I have taken several liberties with the landscape. The house and estate I describe are both fictitious and I have no idea what secrets the old quarry may contain, as it has long been flooded. The drowned village beneath the reservoir is of far greater antiquity than my story suggests and was abandoned long before the events I describe.

However, if you visit Fernworthy reservoir, you can walk around its shores, you can see the (now fenced off) flooded quarry and, if the water level is sufficiently low, you may be lucky enough to spot parts of the hut circles just beyond the edge of the picnic area. A walk into the forest itself will take you to the Fernworthy stone circle and the twin circles of the Grey Wethers can be found on the open moor just beyond the forest boundary.

I highly recommend visiting the reservoir at dusk and siting at one of the picnic tables at the water’s edge. As the sun sinks in the sky, watch the light glinting on the water and revel in a tranquillity my characters never knew….but beware if you hear chanting…

(Dark Words has since been published in Folklore and Fairy Tales Reimagined, so it can be enjoyed with slightly less horror!)

Secret Invasion is a new collection of original horror fiction set in the mystical landscape of England’s West Country, influenced by the storytelling of Howard Phillips Lovecraft. This anthology includes a Q&A with horror maestro Ramsey Campbell followed by fifteen chilling tales by writers such as Andrew Lane (Young Sherlock Holmes), Jessica Palmer (Sweet William) and Nigel Foster.

 

First 500 words from Dark Words

Excavation fieldwork notes – 2015 – Alison Forster

It was good to finally crawl into my tent at the end of another long, hot day and kick off my boots. Stripping off my socks, I flexed my toes and massaged my ankles, then stretched out on my camp bed. Half past five. An hour until dinner. Plenty of time to go over the day’s notes and perhaps pop along to the finds tent to see how the cleaning and preservation was going.

I took my notebook from the large, upturned cardboard box next to the camp bed, which served as a rather flimsy table. Flipping through the pages of today’s notes, I started reading, pausing now and then to roll onto my side so I could annotate the page or make a note to myself for the following day. I wondered what other treasures were lying hidden beneath Dartmoor’s gorse and heather, just waiting for us to uncover and bring them back into the light.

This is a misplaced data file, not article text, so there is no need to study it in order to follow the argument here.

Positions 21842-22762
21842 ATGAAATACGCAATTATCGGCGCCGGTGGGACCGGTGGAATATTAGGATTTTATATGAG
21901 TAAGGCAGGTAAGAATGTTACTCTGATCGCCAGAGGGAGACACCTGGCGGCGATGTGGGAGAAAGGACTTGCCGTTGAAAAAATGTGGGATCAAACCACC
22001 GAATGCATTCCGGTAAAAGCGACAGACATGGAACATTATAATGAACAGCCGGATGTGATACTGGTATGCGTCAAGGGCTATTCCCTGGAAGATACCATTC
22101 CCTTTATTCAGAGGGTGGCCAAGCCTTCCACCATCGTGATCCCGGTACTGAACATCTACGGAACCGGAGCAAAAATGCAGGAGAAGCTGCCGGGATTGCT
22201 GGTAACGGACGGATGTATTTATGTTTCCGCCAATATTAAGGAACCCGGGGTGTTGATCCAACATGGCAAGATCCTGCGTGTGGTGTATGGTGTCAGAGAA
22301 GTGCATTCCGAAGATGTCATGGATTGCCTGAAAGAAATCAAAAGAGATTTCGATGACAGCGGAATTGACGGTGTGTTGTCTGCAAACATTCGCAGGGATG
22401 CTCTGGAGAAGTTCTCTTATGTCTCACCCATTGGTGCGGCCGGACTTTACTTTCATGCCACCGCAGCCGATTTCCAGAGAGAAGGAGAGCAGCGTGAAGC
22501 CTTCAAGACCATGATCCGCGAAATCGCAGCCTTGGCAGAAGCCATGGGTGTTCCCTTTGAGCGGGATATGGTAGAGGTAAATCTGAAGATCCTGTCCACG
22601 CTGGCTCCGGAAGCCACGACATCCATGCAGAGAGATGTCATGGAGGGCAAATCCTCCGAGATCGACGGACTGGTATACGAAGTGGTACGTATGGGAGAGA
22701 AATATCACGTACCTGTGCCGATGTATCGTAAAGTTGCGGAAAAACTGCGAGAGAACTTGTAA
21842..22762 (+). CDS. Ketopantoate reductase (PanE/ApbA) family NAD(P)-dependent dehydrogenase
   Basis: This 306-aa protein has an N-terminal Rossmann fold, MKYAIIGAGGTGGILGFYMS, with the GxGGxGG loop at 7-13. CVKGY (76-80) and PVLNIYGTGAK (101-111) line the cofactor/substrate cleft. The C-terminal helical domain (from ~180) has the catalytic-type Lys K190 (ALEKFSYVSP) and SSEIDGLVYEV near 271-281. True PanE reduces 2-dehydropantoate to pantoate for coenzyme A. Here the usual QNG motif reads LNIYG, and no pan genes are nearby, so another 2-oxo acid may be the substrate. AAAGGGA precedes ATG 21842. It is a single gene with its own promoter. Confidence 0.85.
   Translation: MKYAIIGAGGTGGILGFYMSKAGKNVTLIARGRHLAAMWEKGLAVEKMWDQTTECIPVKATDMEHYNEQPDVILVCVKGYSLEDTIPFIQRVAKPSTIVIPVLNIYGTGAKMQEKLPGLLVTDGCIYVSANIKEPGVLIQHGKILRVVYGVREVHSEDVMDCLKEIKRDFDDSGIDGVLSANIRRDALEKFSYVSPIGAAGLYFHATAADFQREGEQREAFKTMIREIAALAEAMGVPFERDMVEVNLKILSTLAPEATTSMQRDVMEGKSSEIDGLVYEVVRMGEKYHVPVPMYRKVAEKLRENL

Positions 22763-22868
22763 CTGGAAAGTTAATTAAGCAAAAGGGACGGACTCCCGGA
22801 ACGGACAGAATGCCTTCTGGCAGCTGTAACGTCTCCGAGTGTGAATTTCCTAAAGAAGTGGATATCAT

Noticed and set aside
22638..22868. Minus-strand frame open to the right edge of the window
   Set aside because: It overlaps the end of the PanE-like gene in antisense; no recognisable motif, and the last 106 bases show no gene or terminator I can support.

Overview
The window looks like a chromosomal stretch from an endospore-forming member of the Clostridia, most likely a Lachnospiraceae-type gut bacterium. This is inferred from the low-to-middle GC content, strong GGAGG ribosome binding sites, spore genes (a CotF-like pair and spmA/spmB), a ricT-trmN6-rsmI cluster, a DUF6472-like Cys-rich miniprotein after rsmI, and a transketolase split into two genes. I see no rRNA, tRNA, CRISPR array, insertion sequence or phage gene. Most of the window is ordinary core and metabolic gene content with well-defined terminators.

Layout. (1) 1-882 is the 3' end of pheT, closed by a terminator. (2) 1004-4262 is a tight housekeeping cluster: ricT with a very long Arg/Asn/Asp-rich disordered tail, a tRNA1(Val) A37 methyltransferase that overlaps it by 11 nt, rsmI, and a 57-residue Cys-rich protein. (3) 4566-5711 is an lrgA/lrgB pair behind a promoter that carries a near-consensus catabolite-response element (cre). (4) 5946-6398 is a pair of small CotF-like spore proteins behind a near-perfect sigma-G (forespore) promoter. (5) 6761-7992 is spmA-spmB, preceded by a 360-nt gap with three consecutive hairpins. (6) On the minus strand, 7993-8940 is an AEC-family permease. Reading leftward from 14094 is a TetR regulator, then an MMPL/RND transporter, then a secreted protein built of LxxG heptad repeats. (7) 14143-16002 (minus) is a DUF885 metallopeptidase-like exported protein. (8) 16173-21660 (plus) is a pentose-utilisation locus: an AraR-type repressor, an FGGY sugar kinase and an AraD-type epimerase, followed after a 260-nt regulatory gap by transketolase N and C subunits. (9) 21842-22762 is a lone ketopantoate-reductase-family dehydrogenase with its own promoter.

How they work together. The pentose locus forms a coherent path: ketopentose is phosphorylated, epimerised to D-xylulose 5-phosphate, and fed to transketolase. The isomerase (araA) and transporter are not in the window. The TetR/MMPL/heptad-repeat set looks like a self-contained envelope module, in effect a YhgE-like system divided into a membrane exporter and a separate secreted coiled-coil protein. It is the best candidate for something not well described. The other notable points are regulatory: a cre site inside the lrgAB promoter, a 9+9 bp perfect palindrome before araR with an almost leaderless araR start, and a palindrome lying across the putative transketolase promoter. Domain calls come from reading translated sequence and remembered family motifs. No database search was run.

The excavation was progressing very well. We had been extremely fortunate with both the weather and our finds. I still couldn’t quite believe that I was directing an excavation which had uncovered a previously unknown stone circle on the moor. It was undoubtedly the find of my career. Thank God I had decided against early retirement when the museum offered.

My planning finished, I sat up and took a swig from the water bottle on the ‘table’. I shoved my boots out of the way under the camp bed and put on trainers, then headed over to the finds tent to see how the team were getting on.

Much of what we had found were potsherds, with a few flint blades and one or two shell beads. I stopped to have a quick chat with each of the four students working on the artefacts, then, satisfied that everything was in order, I went to the mess tent and helped set up the meal.

Our mealtimes were generally noisy, chaotic affairs, but now that the stone circle’s significance had sunk in, everyone was hugely enthusiastic and motivated. I could hear discussions all around me about its possible ritual use and comparisons between it and the other stone circles not far away. Personally, I was very keen to find out if there was any connection between this new circle, the twin circles of Grey Wethers and the Fernworthy circle with its stone row and burial mounds. The thought of being able to identify an ancient ritual centre, with the attendant research, academic papers and perhaps a book, which would keep me in paid work for some time, was so enticing that it was almost palpable. I ate my food with as much gusto as my colleagues and students that night, flushed with our incredible good luck and determined to do whatever it took to secure funding for follow-up work next season.